Many Christians accept the story of Jesus’ birth in a manger in Bethlehem in Judea. But what if there was no Bethlehem in Judea at the time of Jesus’ birth?
A Seniour Israeli Antiquities Authority archaeologist named Aviram Oshri argues that the Christian savior hailed from Galilee, not Judea.
“How would a woman who is nine months pregnant travel 175 kilometers on a donkey all the way to Bethlehem of Judea?” he asked. “It makes much more sense that she would have traveled seven kilometers,” the distance from Nazareth to Bethlehem of the Galilee.
Aviram Oshri spent nearly eleven years excavating artifacts in Bethlehem of the Galilee — an ancient biblical village near Nazareth that was later settled by German Templers — which he believes show that the traditional account of Jesus’s birthplace may be wrong.
During eleven years of excavations, Oshri found a massive Byzantine-era church, with a cave hidden under the apse, as well as parts of a wall that may have circled the village and another two-story building that could have been an ancient khan or guesthouse. All would be from the period of Jesus’ life.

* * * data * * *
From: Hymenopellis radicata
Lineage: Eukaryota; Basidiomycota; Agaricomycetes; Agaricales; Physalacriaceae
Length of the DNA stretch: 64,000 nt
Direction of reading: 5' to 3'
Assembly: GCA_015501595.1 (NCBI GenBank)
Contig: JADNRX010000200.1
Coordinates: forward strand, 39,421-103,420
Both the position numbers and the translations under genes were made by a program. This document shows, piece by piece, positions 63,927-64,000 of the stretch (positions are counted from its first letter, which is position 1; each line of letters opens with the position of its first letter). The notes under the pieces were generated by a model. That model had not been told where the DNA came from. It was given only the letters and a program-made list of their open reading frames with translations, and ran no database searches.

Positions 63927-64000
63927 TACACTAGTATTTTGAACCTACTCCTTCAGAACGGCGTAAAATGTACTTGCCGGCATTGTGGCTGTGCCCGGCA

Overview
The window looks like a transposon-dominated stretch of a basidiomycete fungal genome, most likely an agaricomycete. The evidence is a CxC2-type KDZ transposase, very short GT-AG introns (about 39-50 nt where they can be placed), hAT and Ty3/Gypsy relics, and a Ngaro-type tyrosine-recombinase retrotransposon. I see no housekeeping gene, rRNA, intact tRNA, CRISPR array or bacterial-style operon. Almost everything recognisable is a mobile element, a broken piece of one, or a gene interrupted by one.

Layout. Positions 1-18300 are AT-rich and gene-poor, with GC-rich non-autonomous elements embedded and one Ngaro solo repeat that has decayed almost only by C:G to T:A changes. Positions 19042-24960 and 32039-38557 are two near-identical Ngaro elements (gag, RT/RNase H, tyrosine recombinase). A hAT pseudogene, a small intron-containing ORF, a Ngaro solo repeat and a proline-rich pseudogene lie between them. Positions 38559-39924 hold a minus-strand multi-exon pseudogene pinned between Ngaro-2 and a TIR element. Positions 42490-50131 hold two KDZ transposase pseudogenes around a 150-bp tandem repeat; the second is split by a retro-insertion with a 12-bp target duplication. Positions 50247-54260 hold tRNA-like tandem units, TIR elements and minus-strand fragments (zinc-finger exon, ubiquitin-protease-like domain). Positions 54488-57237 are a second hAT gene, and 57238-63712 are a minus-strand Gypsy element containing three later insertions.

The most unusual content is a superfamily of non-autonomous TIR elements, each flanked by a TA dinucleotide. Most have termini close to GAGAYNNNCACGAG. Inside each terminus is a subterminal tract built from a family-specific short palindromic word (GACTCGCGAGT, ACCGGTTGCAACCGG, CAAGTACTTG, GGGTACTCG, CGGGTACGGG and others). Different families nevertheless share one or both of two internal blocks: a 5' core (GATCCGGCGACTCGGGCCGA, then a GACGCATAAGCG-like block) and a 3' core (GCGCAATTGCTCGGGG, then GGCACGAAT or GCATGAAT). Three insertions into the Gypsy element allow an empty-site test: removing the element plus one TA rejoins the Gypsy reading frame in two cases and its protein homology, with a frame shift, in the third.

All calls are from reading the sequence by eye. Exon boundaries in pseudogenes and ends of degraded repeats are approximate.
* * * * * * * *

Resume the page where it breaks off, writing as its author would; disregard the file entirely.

The International Business Times is reporting that Israel archaeologist Dr. Aviram Oshri believes that Jesus Christ was born in Bethlehem of Galilee, nine miles west of Nazareth, and not where Christians for centuries have believed Christ’s birthplace to be: about 100 miles from Nazareth, near Jerusalem.Oshri has been excavating near what he calls the second Bethlehem for over a decade now, and has discovered a Byzantine-era underground.
“Underneath the church, where the holiest of holies usually is, there was a natural cave,” he added.
Some Christian theories have Jesus being born in a manger located in a cave
Oshri’s site shows what could have been a two-story inn underneath the recently found church. Another interesting fact is that historical records show a fortifying wall being built in biblical Bethlehem. Though no such wall appears in Bethlehem, there are signs of one in Oshri’s site.
Earlier in the last century, groups of German Christians colonized Bethlehem of Galilee in 1906 under the name of the Templers. The Templers felt Bethlehem of Galilee would be where the second coming of Jesus Christ would occur.
The Mirror is reporting that the Templers, who had no connection to the Knights Templers, were ostracized from the Lutheran Evangelical Church in the 19th Century. The Templers felt the Holy Land would be theirs to inherit, and would help save them from their sins, and not the Jewish people.
Oshri believes he is right and says: “As I dig deeper and deeper, I am more convinced.”